In Pressurized Water Reactor (PWR) water or heavy water is used as both coolant as well as moderator.
The below figure shows the basic diagram of the Pressurized Water Reactor.
|Pressurized Water Reactor Power Plant|
This reactor uses enriched Uranium.
Construction and Working of Pressurized Water Reactor
- Before starting the reactor, water in the pressurizer is boiled and converted into steam by an electric heating coil. In order to prevent the boiling of water in the core, it is kept under the pressure of about 130-150 bar.
- It helps in absorbing the heat by water in the liquid state in the reactor. The heat energy absorbed by the water in the reactor is used for converting the water into steam in the heat exchanger.
- This steam is used in a conventional way in the steam power plant cycle. Thus, power is not only generated through the reactor but also through the steam power plant.
- The condenser condenses hot steam from the steam power plant and cools it down.
- The water coolant from the heat exchanger is recirculated to the reactor with the help of the coolant pump.
- These power plants are compact and their cost is reduced since it uses water as a coolant as well as moderator. However, high pressure in the primary circuit of water-absorbing heat in the reactor requires a stronger shell which increases its cost.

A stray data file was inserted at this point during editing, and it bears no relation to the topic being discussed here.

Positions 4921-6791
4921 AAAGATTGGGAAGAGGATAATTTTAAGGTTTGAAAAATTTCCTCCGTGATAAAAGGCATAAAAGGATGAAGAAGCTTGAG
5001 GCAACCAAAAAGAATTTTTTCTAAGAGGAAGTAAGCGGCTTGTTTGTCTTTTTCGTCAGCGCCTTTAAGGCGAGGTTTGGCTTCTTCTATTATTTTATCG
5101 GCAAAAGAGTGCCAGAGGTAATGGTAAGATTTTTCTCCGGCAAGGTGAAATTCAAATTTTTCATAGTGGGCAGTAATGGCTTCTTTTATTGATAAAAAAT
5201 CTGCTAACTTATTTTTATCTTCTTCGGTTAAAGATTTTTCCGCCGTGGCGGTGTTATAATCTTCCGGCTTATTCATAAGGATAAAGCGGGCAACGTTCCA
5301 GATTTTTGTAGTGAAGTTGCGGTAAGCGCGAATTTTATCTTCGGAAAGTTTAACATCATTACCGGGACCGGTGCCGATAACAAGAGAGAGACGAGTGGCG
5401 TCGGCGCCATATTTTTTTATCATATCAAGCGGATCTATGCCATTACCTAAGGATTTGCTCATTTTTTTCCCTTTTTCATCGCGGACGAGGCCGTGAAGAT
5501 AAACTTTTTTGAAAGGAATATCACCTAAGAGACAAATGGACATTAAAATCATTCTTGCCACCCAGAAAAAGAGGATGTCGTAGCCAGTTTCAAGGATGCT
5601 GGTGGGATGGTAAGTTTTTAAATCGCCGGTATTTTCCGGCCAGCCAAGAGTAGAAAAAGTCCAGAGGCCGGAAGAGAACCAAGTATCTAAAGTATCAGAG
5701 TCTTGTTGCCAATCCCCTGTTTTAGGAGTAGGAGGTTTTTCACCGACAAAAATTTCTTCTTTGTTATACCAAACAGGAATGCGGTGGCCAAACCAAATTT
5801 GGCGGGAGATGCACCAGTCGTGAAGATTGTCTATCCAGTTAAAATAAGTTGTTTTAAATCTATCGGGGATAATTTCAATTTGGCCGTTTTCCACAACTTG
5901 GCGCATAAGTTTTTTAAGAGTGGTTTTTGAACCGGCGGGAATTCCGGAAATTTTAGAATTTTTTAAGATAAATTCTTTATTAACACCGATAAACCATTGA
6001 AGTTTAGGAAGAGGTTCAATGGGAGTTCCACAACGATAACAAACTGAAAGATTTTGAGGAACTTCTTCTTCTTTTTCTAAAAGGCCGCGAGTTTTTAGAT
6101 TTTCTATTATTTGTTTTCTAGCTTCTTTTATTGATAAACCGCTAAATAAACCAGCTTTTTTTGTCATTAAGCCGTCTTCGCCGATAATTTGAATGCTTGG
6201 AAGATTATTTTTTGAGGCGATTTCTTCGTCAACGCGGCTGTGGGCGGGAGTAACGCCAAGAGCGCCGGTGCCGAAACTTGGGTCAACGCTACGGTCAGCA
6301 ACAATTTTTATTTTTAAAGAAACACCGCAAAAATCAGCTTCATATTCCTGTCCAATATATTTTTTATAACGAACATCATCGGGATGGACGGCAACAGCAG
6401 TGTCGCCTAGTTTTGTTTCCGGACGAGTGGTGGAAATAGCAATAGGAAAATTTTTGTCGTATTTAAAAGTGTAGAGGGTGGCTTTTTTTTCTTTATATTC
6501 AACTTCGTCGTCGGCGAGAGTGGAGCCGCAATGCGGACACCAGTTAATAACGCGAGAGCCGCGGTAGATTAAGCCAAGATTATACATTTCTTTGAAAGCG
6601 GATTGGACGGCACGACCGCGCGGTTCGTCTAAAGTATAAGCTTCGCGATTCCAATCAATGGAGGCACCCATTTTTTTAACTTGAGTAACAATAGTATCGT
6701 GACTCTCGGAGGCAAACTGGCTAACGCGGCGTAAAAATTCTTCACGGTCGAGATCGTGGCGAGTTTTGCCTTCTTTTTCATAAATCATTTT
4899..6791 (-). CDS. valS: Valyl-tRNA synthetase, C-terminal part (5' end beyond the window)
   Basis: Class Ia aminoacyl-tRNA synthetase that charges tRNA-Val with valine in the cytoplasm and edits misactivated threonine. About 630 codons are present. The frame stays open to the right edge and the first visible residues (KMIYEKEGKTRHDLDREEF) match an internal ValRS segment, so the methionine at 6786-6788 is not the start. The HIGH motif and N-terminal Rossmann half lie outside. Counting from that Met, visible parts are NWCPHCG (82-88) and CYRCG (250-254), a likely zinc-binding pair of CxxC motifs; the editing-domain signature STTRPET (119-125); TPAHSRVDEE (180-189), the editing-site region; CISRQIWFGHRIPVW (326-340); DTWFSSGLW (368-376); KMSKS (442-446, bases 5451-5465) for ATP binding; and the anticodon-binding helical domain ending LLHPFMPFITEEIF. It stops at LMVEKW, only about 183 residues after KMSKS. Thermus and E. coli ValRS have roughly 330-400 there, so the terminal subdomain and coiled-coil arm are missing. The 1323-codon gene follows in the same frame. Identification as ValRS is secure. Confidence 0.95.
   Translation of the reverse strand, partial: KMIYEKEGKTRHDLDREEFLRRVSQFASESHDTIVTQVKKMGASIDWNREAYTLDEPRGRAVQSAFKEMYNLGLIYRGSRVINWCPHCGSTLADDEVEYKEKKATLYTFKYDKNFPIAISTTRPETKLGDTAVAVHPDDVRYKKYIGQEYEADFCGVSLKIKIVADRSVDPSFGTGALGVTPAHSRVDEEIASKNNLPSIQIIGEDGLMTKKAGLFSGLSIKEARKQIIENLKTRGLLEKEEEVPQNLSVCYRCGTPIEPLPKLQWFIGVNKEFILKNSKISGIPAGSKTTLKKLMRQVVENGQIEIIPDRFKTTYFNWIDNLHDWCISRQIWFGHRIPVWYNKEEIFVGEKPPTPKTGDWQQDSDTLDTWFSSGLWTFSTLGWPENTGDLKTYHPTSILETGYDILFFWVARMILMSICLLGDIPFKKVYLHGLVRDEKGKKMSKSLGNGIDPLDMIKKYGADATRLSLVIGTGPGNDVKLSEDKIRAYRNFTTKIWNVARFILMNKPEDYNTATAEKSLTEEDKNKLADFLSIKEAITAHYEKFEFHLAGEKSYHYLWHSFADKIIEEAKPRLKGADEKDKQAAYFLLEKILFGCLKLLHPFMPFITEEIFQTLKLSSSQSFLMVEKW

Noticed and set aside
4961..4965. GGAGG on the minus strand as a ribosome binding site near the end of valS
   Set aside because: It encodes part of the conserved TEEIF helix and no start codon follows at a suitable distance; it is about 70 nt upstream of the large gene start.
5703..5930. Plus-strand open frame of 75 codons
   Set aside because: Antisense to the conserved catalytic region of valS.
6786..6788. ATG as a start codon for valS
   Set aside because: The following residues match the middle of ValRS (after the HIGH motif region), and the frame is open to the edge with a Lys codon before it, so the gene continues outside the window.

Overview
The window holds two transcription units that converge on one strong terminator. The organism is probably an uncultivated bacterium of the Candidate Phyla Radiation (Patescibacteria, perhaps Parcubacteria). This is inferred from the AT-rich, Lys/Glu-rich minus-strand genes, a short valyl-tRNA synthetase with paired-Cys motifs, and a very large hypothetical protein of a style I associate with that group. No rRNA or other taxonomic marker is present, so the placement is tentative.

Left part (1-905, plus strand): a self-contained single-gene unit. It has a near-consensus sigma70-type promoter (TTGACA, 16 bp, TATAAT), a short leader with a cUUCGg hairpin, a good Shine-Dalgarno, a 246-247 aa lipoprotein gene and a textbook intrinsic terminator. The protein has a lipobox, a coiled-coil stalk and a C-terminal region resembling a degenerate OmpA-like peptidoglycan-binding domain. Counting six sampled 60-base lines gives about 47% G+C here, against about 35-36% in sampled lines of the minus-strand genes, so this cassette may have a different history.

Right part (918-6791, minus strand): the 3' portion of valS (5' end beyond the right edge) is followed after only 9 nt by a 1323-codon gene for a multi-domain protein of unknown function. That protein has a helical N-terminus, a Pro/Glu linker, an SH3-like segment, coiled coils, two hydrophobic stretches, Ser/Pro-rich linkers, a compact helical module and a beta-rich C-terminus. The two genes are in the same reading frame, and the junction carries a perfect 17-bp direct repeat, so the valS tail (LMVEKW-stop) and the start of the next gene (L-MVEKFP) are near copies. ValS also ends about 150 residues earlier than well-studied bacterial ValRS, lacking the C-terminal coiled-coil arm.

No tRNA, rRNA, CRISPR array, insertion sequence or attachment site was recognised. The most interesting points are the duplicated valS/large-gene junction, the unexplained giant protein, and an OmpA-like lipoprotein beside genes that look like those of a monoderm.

- In these reactors, the water flowing through the reactor becomes radioactive.
- Therefore this primary circuit must be heavily shielded to protect the operators.
Read also: Types of Nuclear Power Plants
Advantages of Pressurized Water Reactor (PWR):
1. Water is used as both coolant as well as moderator which is cheap and easily available.
2. This reactor is compact.
3. Fission product remains contained in the reactor.
4. A small number of control rods are required.
Disadvantages of Pressurized Water Reactor (PWR):
1. Its capital cost is high since the reactor and primary circuit works under pressure.
2. Costly shielding is required to shield the operators in the primary circuit since the coolant becomes radioactive.
3. Fuel suffers from radiation. Therefore, its reprocessing is difficult.
4. Only saturated steam can be generated in the secondary circuit, therefore the efficiency of the plant is low.
5. Sever corrosion problems.
6. The plant needs to be shut down for fuel charging.
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